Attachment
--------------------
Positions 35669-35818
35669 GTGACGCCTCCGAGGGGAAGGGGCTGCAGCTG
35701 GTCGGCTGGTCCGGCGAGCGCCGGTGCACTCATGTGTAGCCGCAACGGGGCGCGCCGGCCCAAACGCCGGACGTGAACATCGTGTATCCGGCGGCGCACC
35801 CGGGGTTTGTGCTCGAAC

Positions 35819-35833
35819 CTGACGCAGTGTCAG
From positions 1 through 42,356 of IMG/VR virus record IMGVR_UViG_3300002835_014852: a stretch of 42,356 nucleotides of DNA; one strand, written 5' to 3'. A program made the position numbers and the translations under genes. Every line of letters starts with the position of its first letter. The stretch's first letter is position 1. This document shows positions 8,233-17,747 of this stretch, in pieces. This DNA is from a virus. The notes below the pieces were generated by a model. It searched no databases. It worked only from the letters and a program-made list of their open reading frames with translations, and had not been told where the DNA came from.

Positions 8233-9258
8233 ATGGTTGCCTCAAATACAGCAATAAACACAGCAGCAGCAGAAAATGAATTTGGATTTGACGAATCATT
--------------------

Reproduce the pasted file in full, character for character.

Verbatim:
Positions 35669-35818
35669 GTGACGCCTCCGAGGGGAAGGGGCTGCAGCTG
35701 GTCGGCTGGTCCGGCGAGCGCCGGTGCACTCATGTGTAGCCGCAACGGGGCGCGCCGGCCCAAACGCCGGACGTGAACATCGTGTATCCGGCGGCGCACC
35801 CGGGGTTTGTGCTCGAAC

Positions 35819-35833
35819 CTGACGCAGTGTCAG
From positions 1 through 42,356 of IMG/VR virus record IMGVR_UViG_3300002835_014852: a stretch of 42,356 nucleotides of DNA; one strand, written 5' to 3'. A program made the position numbers and the translations under genes. Every line of letters starts with the position of its first letter. The stretch's first letter is position 1. This document shows positions 8,233-17,747 of this stretch, in pieces. This DNA is from a virus. The notes below the pieces were generated by a model. It searched no databases. It worked only from the letters and a program-made list of their open reading frames with translations, and had not been told where the DNA came from.

Positions 8233-9258
8233 ATGGTTGCCTCAAATACAGCAATAAACACAGCAGCAGCAGAAAATGAATTTGGATTTGACGAATCATT